A Paul Smith suit and a bit of a tan make me pass for Bernardo Bertolucci's younger brother, she says

I am often - no, that's not true - I am sometimes asked what it is we design gurus do all day. Well, right now I am preparing a seminar about creativity for a convention of an international drinks company in Berlin. You are right to think that this is not the sort of thing the careers master at school might have suggested, but if I had listened to him I would still be in the architects' department of the Liverpool Corporation, working on bus shelters. Besides, the thing about creativity is to expect the unexpected. So what am I going to say to the eager delegates ? Well, the single best account of the creative process that I know stands as a stirring rebuke to the pollsters, marketeers, focus groupies and all those other pseudo-scientists who so insistently and unhelpfully come between ideas and action. It is this: one of the great inventors working for the 3M Corporation described the happy accident that led to the invaluable Post-it Note. "If I knew what I was doing, it wouldn't be research." Philip Gould, of course, knows exactly what he is doing.


The trouble with our institutions is that they are all run by philistines. Nothing else can explain their refusal to see that what compromises London as what we nowadays have to call a visitor attraction is not a lack of branding, merchandising or sloganeering. It is the squalor and slovenliness of the streets, with their impudent road works, civil neglect, ankle-deep litter, trashy souvenir stalls, overpriced taxis and filthy buses. The people in charge simply do not see. Just the other day, I asked the chairman of the Design Council about his shirt. He told me he never noticed what he put on. A frivolous narcissism would - perhaps - be unwelcome in so important an individual, but even so, a little aesthetic sensitivity would not be out of place.


With a house in SW8 and an office in (the illogically contiguous) SE11, I live and work right on the capital's most controversial fault-line: Comrade Ken's Congestion Charging Zone, the city's new frontier. London's old borders and their uncrossable barriers fascinate me: there is the putrid sewer of Oxford Street, but just yards away the genteel refinement of Marylebone. And Ebury Street divides by mere feet the fragrant, international super-rich of Belgravia from the occasionally malodorous nannies returning to Poznan via Victoria Coach Station. But these old frontiers have their logic based on history and custom and everyone respects them. The absurd CCZ, on the other hand, because it is so insensitive and impractical, has the amazing effect of uniting an entire community in a symphony of indignant protest: locals and visitors, tradesmen, walkers, cyclists, racing drivers. Everyone is against it. No doubt traffic volume needs to be controlled and, yes, let's by all means use the price mechanism to do it, but the CCZ is so arbitrarily maladroit that an admirable policy of reducing congestion and pollution loses credibility and respect. It should be the London Orbital M25, and the price of entry £50. Keep everyone out.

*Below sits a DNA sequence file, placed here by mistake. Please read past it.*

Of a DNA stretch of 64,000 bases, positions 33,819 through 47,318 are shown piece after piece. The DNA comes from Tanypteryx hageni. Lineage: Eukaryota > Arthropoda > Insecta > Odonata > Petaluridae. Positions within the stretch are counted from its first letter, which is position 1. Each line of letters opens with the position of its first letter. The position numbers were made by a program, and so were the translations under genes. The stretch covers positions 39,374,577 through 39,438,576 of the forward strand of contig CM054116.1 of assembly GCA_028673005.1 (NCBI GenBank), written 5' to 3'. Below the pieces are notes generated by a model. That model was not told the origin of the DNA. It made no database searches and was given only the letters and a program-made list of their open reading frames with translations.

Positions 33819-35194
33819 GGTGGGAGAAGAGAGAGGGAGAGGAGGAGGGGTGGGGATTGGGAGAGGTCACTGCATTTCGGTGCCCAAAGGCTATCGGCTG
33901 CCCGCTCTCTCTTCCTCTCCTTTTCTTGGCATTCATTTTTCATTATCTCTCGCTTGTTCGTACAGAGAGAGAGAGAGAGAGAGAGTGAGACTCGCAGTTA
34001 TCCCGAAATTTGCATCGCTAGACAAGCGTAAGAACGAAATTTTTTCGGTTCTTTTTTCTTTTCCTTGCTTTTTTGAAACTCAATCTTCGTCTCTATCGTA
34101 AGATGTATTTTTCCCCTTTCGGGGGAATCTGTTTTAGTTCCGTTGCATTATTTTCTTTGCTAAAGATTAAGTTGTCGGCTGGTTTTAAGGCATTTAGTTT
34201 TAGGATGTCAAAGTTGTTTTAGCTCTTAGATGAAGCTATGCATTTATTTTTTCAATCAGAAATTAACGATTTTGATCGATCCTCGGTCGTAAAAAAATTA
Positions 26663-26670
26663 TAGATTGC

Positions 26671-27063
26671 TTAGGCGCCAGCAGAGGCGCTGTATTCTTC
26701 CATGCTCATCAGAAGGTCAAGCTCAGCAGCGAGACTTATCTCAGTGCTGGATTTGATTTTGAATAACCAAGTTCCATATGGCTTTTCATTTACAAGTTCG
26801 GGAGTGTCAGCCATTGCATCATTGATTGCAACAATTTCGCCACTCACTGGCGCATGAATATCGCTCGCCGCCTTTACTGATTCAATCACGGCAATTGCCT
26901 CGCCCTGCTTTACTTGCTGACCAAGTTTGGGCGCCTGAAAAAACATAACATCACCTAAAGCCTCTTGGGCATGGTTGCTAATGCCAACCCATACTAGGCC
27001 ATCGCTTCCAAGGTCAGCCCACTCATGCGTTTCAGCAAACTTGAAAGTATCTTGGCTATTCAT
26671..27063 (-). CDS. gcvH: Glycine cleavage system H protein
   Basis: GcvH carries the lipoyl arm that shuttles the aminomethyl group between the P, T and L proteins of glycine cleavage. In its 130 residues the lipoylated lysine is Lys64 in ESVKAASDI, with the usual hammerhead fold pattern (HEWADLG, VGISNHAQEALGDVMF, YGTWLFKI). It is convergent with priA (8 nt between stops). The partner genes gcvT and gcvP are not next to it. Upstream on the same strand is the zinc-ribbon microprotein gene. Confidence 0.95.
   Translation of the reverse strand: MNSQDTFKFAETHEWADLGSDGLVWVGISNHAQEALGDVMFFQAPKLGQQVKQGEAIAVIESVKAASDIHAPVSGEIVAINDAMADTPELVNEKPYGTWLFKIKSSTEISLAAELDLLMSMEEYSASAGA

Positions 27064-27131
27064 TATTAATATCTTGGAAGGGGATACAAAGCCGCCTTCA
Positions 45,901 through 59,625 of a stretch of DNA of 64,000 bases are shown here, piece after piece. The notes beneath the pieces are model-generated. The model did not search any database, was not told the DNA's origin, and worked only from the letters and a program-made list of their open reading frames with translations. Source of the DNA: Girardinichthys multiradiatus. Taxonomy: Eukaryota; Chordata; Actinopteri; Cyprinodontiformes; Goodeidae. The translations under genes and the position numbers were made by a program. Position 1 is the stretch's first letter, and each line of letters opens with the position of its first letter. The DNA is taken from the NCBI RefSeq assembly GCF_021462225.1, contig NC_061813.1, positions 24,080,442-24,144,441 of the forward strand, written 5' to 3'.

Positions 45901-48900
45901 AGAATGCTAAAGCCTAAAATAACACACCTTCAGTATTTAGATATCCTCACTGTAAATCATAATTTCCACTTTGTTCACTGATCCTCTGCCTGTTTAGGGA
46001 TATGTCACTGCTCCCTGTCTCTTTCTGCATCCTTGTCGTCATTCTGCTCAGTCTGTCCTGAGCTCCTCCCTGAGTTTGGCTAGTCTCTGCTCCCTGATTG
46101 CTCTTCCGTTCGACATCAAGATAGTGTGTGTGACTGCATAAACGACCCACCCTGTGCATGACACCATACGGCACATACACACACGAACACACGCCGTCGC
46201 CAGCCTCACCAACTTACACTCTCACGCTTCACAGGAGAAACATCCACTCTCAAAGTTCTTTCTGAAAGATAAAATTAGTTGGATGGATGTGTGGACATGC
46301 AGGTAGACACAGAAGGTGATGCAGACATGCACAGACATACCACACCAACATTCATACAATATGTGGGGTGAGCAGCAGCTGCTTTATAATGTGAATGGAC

One of the survival characteristics for coping in a magnificent urban catastrophe such as London is to have your own private, internal map of the city. No one can manage it all, so you have to edit. The north and the west are to me as alien as Tallinn or Rostock, but others have their own preferences. People in Chiswick, I mean, would never go to Dulwich, unless kidnapped. But one thing all Londoners agree on is the death of the West End, a sleazy parody that attracts only shuffling, incurious tourists and shell-shocked out-of-towners. Soho has lost its seedy, edgy charm to become an exhibition of predictable branded coffee bars and formulaic restaurants.

Instead of wasting money on fatuous promotions such as the recent feeble-minded UK OK campaign, the British Tourist Authority should do us all a favour and merge with BAA. The airport business prefers not to provide clean, dignified, quiet spaces to wait for your plane; rather it seeks to inundate fretful travellers with garish shopping. If you do not have an "executive" card to claim sanctuary with an accommodating airline, it is simply not possible to find a civilised bar or restaurant at Heathrow. Instead, you must buy provocative knickers, cashmere socks, DVDs or whisky in a hectic clamour. Terminal Three is the worst, a good working diagram of Hell. Being cheap and nasty, it is actually surprisingly like Oxford Street. If only T3 could in some way be directly and hermetically and perpetually linked to the West End, with visitors on a closed loop, the map of London would be sanitised and much improved.


At lunch the other day, one of the most attractive women in British media leant over and said: "You look so Italian. Just like Bernardo Bertolucci's younger brother." While still analysing the ageist nuances, I was not at all displeased with this judgement (hence its repetition here). Readers may want to know the formula. Paul Smith suit (made, in fact, in Italy); haircut by Bev at Richard Ward in Chelsea, and the very lightest of tans following a week of icy winter sun in Venice. All that and a little bit of muscle tone from a very great deal of tennis. I play as often as possible with the Wimbledon commentator Bill Threlfall, a maestro di tennis from Ventimiglia in 1947, hence old enough to be Signor Bertolucci's nonno. This may seem extravagant, but hitting balls is cheaper than psychotherapy. A guru's life is not always an easy one: it is very stressful always being right.